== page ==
Hercules Company v. S/S Aramis, 226 F. Supp. 599 (E.D. La. 1964)
February 20, 1964
The S/S ARAMIS, etc.
United States District Court E. D. Louisiana, New Orleans Division.
Henry Dart, Jr., Henry P. Dart, III and George L. Wax, of Dart & Dart, New Orleans, La., and John Dart, New Orleans, La., of counsel, for libellant.
James L. Schupp, Jr., Terriberry, Rault, Carroll, Yancey & Farrell, New Orleans, La., for respondent.
FRANK B. ELLIS, Judge.
While it is certainly true that "[f]or the convenience of parties and witnesses, in the interest of justice, a district court may transfer any civil action to any other district or division where it might have been brought," 28 U.S.C.A. § 1404(a), it does not necessarily mean that a court must consider first a motion for summary judgment rather than a motion to transfer when both are filed simultaneously. Contrarily, a Court may consider only the motion to transfer and leave the motion for summary judgment to be decided by the transferee court, United States v. Swift & Company, D.C., 158 F. Supp. 551.
Nor is it valid grounds for objection that Section 1404(a) does not apply to libels in admiralty for the great weight of authority stands for the proposition that it applies to both civil and admiralty actions. Medich v. American Oil Co., D.C., 177 F. Supp. 682; Higgins *600 v. California Tanker Co., D.C., 166 F. Supp. 42; Torres v. The Rosario, D.C., 125 F. Supp. 496, mandamus denied Torres v. Walsh, 2 Cir., 221 F.2d 319, cert. den. 350 U.S. 836, 76 S. Ct. 72, 100 L. Ed. 746; National Tea Co. v. The Marseille, D.C., 142 F. Supp. 415; Paco Tankers, Inc. v. Atlantic Land & Imp. Co., D. C., 108 F. Supp. 406; LeMee v. Streckfus Steamers, Inc., D.C., 96 F. Supp. 270; St. Paul Fire & Marine Ins. Co. v. American Mail Line, D.C., 94 F. Supp. 28; Arrowhead Company v. The Aimee Lykes, D.C., 101 F. Supp. 895; Coleman v. Stockard S. S. Corp., D.C., 172 F. Supp. 366; Kinsman Transit Co. v. Dunham Towing & Wrecking Co., D.C., 122 F. Supp. 911; Petition of Backman, D.C., 122 F. Supp. 896. [Contra: Puget Sound Tug & Barge Company v. The Go-Getter, D.C., 106 F. Supp. 492.]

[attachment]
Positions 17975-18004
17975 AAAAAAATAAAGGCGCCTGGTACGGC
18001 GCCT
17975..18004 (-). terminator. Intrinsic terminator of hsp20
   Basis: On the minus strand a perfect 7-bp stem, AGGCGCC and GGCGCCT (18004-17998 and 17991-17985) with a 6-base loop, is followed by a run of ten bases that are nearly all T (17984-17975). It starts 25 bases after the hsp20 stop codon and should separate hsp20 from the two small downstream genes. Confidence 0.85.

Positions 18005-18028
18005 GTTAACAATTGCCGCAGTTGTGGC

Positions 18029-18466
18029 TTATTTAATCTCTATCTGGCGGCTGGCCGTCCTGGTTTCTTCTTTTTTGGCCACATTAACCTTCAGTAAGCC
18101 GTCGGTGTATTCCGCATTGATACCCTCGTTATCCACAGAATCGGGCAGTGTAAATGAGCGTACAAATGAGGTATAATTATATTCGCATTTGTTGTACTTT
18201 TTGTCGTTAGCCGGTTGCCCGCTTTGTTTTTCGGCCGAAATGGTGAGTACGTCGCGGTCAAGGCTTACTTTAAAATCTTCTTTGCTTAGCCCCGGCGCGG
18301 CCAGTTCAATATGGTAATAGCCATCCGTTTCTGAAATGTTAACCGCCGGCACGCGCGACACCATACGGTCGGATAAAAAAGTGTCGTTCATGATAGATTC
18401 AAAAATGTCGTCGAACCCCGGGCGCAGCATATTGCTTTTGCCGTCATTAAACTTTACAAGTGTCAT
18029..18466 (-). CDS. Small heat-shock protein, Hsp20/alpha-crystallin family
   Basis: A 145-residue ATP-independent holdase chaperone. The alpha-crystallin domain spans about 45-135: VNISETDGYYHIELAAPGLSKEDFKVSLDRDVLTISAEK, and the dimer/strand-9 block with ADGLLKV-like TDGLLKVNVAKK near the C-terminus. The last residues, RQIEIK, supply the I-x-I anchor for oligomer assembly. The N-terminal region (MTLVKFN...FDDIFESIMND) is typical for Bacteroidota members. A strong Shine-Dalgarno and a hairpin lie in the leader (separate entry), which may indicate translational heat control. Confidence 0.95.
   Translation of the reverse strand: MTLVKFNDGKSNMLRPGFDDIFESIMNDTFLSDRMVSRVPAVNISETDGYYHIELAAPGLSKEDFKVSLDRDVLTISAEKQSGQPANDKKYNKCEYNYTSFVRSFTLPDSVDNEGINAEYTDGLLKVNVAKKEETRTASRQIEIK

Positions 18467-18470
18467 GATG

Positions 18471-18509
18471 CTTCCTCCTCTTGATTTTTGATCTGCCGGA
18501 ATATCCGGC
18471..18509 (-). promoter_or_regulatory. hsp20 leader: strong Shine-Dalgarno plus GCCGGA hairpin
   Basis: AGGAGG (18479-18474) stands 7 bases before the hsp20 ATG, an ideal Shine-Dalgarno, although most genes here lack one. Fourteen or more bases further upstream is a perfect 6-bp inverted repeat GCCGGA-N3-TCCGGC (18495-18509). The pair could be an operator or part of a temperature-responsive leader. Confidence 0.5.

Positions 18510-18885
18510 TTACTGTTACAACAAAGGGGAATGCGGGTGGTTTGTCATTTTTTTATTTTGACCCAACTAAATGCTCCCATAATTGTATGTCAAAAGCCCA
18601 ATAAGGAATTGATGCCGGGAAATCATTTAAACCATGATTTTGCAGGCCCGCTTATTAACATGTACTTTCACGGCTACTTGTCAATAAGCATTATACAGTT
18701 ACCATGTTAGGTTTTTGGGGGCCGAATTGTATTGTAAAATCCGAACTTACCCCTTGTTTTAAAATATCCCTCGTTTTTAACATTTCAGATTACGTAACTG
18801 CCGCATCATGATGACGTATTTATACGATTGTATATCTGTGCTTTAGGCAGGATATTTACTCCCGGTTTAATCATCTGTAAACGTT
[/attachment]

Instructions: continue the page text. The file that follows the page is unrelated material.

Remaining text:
It is equally well-settled that the district courts are vested with a wide discretion over whether the requested transfer should be granted and it is reversible only on a clear showing of an abuse of this discretion. See Houston Fearless Corporation v. Teter, 10 Cir., 318 F.2d 822; Butterick Company v. Will, 7 Cir., 316 F.2d 111; Chemetron Corporation v. Perry, 7 Cir., 295 F.2d 703; Pennsylvania Railroad Company v. Connell, 6 Cir., 295 F.2d 32; Chicago, R. I. & P. R. Company v. Hugh Breeding, Inc., 10 Cir., 232 F.2d 584.
In this particular case the entire cause of action arose in the District of New Jersey. The only connection this action has with the Eastern District of Louisiana is the presence of proctors for libellant and respondent, none other. All of the documentary evidence necessary for the burden of proof are found in that area and all of the witnesses reside there.
The Court is not prone to cast upon libellant the expense of transporting everything to the Eastern District of Louisiana. This expense would, indeed, be significant.
The Court also notes that the District of New Jersey not only was a district "where suit might have been brought," but was actually a district where suit was brought. But for an untimely attempt at seizure by the United States Marshal, this libel never would have been filed in the Eastern District of Louisiana.
Therefore, for the convenience of the parties and witnesses, and in the best interests of justice, the libel will be transferred to the United States District Court for the District of New Jersey, all in pursuance to 28 U.S.C. § 1404(a).